After a day of meetings that should’ve been emails, dealing with annoying co-workers and stressing over deadlines, it’s hard to keep it all together, right? Once you (finally) get into your car or take that glorious step into your home, you may have an overwhelming urge to cry, scream or hide in bed with the door closed.
For kids, this is called “after school restraint collapse,” a term coined by counselor and parent educator Andrea Loewen Nair. All day, they’ve had to talk to mean kids on the playground, behave, stretch their brains and more, so it’s understandable they may cry unexpectedly or seem crabby once they get home.
But this experience isn’t one that only kids have — adults can, too. We call it “post-work restraint collapse,” or PWRC for short. Below, mental health clinicians explain what’s going on and how to handle it.
The Psychology Behind The Post-Work Restraint Collapse
One look at what a typical day looks like for many of us, and “collapsing” afterward doesn’t have to be explained, right?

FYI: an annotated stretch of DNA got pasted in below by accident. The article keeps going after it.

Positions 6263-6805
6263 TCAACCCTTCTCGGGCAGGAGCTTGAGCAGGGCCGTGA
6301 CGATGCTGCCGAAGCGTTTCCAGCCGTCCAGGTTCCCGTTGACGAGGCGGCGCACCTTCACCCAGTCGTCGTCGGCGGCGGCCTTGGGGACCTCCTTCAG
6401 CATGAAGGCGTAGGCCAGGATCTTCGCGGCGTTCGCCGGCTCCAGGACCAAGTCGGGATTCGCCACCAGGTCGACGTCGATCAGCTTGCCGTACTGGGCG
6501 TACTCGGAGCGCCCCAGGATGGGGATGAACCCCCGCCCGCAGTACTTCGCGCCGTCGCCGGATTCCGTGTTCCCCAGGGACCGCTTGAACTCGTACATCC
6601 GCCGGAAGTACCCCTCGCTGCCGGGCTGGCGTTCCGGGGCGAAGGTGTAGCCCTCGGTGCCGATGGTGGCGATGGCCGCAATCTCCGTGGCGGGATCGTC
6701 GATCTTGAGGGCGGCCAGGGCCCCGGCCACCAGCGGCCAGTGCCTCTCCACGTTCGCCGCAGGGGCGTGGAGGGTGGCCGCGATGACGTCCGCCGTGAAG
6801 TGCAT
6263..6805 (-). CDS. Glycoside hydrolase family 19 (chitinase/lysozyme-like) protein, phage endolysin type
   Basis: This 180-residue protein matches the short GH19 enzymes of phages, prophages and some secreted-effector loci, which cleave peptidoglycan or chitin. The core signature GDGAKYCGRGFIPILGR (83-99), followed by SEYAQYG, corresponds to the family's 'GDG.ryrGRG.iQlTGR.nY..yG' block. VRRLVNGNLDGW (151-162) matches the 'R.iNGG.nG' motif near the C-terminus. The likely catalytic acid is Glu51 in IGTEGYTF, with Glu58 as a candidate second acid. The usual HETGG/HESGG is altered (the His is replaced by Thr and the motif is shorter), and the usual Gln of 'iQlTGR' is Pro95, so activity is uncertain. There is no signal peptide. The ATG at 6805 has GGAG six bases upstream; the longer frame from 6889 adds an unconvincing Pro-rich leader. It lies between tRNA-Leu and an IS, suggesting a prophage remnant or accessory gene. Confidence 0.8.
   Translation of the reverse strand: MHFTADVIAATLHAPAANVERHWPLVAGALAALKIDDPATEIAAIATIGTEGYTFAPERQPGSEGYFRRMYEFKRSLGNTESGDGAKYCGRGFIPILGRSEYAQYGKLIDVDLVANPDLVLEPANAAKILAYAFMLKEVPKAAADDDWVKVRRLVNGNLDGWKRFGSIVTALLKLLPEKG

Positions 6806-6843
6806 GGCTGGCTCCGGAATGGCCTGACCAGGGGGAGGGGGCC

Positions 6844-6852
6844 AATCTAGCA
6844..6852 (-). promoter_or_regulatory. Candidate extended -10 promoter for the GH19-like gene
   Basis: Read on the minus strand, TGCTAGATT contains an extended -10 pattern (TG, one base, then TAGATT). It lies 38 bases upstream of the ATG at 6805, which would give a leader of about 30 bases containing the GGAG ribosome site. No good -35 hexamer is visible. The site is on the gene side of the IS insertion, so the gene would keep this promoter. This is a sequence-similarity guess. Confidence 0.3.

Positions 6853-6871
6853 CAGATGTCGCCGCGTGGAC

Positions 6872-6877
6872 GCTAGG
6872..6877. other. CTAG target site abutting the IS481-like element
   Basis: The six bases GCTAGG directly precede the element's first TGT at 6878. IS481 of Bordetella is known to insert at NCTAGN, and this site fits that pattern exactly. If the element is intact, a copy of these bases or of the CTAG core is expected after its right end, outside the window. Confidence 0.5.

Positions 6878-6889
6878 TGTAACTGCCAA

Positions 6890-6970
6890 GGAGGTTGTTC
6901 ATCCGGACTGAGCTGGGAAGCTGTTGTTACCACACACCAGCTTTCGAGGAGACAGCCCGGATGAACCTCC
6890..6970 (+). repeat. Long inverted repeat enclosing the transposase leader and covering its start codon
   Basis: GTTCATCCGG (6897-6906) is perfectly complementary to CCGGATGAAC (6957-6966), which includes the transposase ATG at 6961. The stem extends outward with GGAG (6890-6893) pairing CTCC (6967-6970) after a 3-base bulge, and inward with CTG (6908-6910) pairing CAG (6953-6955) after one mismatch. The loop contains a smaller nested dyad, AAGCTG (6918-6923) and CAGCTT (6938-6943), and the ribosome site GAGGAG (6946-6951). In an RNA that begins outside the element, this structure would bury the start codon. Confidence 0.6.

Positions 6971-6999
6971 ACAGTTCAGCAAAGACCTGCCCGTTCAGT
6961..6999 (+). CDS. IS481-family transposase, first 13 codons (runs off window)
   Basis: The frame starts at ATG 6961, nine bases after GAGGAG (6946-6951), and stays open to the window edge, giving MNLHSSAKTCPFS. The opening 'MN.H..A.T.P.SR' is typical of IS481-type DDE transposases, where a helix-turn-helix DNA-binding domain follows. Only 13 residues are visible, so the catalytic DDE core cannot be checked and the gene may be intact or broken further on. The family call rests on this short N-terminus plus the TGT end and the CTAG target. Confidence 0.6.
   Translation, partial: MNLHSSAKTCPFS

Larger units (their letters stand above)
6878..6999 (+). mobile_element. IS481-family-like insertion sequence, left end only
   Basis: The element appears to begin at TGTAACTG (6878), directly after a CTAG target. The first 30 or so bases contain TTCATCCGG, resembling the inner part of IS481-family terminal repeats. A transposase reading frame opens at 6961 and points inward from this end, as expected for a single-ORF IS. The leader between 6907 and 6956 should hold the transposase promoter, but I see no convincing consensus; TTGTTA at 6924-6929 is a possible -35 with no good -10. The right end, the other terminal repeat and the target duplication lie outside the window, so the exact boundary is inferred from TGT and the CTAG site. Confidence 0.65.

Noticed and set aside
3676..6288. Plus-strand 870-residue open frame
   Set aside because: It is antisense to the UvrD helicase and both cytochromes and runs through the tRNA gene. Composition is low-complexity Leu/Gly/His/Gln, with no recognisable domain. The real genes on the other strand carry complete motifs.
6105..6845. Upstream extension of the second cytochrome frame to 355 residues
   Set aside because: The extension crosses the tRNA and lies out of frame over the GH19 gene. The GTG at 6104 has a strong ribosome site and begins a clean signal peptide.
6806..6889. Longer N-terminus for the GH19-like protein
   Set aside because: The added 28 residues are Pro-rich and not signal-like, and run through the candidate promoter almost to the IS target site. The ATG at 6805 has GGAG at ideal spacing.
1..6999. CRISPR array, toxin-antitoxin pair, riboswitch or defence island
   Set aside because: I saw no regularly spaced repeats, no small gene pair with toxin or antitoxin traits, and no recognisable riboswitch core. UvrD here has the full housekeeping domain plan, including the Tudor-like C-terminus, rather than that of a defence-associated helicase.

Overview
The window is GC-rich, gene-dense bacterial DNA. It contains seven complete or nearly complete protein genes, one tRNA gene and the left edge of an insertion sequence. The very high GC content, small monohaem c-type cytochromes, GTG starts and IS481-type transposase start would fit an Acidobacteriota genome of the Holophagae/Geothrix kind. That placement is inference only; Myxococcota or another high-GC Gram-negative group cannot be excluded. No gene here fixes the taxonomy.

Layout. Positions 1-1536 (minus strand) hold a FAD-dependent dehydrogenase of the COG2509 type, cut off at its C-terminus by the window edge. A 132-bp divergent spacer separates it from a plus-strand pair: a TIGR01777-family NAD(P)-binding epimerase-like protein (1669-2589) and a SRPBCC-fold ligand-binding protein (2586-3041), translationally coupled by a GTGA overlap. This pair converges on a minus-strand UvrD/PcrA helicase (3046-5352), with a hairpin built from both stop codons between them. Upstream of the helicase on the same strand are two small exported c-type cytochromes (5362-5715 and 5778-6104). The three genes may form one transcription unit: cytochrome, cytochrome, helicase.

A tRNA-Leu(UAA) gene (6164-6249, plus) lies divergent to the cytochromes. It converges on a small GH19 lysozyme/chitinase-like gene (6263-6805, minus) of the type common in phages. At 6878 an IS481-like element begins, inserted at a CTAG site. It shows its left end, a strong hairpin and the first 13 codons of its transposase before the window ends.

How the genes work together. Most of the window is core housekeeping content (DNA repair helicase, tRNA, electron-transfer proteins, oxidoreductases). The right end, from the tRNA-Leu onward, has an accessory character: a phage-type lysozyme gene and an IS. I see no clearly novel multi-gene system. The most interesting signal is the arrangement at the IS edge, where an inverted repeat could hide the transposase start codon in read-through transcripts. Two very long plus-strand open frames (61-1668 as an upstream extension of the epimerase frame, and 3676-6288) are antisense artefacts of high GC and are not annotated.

“In our modern world, we are being asked to do it all: excel at a full-time job that often exceeds 40 hours per week, have a fulfilling personal life, make time for exercise, cook healthy meals, travel and pursue that elusive work-life balance,” said Jenny Maenpaa, a psychotherapist with Forward in Heels.
Work can take a lot out of us when we have to balance priorities, manage emotions and turn in solid deliverables, she added. “At some point, we run out of willpower and energy to keep the peace and exercise restraint, and we stop being able to hold it all together,” Maenpaa said.
That struggle can especially hit at the end of the day. “When we get home, we feel safe to release our true emotions,” explained Nicholette Leanza, a therapist at LifeStance Health.
While anyone can experience this, some folks may be more at risk. For example, Maenpaa listed managers as well as people with high-pressure jobs, toxic work environments and poor time boundaries. Leanza said jobs that entail overwhelming stress, pressure, chaos or other conditions can contribute to the feeling.
“This especially impacts people from marginalised communities who are expected to ‘code switch’ during their workdays in order to keep their jobs or maintain their safety,” said Emily Treichler, a licensed clinical psychologist with Choosing Therapy. “It also impacts neurodivergent people, disabled people and people with mental illness more, especially if they need to hide aspects of themselves to keep their jobs or push their bodies beyond their natural limits at work.”
Signs You Might Be Dealing With Post-Work Restraint Collapse
Since this concept is fairly new, there’s no set list of signs, Treichler explained. That said, she believed a lot of it can be summed up by one word: exhaustion.